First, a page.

In the favored regions of the south the preponderance of the whites is enormous and is rapidly increasing. On the coffee plantations of Sao Paulo, where the negro slave formerly did all the work, he has been completely displaced by the immigrant from Europe. The negroes and mulattoes have little chance of intermarrying with the whites; their unions among themselves produce a small number of children, and they show little providence in forming and taking care of families. They do not have, as do their contemporaries in the United States, the stimulus of a comparatively rigorous climate, and the examples of white neighbors organized into a complex and highly competitive industrial civilization. The reserve of foresight, energy and ambition which the white Brazilian has inherited from his ancestors stands him in good stead in the easy and enervating surroundings, while the negro will only work when he is obliged to.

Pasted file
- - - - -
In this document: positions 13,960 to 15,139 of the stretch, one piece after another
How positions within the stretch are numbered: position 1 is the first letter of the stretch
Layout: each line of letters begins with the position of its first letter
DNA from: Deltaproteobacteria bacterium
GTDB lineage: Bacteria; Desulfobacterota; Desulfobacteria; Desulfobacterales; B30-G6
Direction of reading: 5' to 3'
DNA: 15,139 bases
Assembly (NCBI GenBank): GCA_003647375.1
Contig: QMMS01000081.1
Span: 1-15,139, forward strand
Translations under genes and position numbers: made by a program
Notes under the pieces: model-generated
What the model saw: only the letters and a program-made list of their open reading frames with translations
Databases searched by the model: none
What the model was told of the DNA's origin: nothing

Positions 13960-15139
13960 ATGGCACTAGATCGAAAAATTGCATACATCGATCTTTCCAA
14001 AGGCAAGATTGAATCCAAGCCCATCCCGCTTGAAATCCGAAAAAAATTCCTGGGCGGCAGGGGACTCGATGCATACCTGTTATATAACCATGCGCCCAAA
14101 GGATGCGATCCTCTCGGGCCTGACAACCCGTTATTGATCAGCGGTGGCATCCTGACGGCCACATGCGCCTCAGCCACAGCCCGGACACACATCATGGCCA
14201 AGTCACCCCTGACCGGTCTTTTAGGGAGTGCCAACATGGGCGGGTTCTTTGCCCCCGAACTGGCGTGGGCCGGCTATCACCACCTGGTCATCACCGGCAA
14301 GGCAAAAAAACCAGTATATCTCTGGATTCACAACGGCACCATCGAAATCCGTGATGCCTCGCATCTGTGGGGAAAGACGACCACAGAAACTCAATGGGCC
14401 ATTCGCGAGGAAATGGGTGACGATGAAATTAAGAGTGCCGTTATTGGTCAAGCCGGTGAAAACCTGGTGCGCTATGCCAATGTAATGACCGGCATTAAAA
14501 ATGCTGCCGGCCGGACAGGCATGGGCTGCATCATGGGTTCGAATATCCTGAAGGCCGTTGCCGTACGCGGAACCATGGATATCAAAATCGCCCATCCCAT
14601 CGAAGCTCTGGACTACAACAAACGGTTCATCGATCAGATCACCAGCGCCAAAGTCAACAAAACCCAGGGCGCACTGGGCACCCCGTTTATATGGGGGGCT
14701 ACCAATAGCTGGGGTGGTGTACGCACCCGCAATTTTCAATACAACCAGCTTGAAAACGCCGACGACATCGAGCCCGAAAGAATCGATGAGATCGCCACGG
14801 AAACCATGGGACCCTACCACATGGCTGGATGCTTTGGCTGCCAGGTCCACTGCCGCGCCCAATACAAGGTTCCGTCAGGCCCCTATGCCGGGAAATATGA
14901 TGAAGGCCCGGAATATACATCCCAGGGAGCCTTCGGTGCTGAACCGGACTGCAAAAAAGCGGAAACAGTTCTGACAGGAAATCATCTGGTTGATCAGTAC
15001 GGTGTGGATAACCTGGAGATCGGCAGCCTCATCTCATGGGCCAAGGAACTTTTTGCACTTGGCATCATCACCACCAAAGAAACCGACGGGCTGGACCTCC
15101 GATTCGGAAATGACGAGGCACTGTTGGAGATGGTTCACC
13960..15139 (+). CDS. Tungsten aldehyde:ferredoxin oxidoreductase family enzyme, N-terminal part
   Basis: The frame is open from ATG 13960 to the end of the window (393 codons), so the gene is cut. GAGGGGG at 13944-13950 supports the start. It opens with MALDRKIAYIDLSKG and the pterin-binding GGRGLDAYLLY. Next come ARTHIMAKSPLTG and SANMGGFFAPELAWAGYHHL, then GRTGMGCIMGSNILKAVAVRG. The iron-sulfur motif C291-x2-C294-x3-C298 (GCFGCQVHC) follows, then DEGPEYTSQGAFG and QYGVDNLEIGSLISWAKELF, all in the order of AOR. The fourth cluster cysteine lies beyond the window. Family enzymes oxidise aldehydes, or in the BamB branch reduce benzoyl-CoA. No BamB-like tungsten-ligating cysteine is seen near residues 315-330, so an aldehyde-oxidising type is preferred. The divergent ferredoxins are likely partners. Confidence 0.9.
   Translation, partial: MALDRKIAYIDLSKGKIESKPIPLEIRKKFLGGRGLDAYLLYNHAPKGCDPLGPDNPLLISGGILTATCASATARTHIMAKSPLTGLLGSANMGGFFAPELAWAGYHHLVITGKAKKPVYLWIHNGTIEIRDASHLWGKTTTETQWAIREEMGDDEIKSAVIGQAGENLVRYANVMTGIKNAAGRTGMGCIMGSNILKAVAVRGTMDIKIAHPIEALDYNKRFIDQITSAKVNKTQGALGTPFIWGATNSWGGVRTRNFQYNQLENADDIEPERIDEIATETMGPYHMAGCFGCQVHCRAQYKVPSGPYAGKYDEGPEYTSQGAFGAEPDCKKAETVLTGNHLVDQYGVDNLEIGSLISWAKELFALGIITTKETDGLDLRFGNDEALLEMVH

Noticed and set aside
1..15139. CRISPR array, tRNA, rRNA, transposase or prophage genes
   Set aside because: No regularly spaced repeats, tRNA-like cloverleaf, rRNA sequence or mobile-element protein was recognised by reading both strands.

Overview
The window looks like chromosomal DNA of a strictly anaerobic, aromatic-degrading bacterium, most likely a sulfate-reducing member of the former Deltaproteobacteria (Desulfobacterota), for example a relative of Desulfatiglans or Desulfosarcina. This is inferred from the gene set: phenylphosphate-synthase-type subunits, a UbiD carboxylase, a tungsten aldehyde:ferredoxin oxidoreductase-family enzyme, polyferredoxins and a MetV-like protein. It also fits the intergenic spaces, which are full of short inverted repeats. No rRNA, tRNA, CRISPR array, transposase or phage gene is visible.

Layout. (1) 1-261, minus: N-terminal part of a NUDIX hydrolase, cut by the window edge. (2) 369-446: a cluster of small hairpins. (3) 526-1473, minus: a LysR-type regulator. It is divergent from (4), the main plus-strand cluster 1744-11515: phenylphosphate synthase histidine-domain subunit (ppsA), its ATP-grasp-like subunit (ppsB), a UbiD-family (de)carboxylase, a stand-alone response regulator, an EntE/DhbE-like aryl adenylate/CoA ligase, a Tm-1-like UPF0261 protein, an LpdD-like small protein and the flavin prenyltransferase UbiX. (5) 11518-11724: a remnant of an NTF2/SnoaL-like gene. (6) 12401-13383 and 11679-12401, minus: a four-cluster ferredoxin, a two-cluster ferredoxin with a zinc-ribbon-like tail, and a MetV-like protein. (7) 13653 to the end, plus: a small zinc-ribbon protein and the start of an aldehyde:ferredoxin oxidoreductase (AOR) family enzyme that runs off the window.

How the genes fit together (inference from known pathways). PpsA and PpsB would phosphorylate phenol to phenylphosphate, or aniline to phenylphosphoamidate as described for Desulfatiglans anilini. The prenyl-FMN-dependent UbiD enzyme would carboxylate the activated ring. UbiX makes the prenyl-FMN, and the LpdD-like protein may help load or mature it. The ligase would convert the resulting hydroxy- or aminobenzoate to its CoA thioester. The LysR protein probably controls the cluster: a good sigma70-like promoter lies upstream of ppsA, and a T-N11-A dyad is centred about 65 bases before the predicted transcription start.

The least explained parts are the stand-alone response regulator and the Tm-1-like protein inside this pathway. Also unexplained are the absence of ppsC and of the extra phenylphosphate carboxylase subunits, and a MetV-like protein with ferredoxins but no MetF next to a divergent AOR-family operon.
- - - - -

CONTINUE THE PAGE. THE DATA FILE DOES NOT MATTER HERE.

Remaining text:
The race which will inherit the fertile and salubrious plains and plateaux stretching north from the Argentine border to the lowlands of the Amazon will probably be of Caucasian origin and descent, although its characteristics may have become much modified in fitting its new surroundings. The Azorean hoes his little patch of ground with the painstaking industry of the Norman peasant, but his gaucho descendant in Rio Grande neglects agriculture for riding after cattle. A capacity for indolence may perhaps be one of the conditions of survival in tropical climates, and the future master of these regions will possibly possess oriental characteristics, and may lose some qualities he inherits from his immediate ancestors, the restless Latins, Celts and Teutons of western Europe.

So far as it has gone, Brazil's experience tends to prove that the white man has the adaptability, vitality and fecundity to ensure his preponderance in the tropics as well as in the temperate zone, and that the other races will exist there upon his sufferance.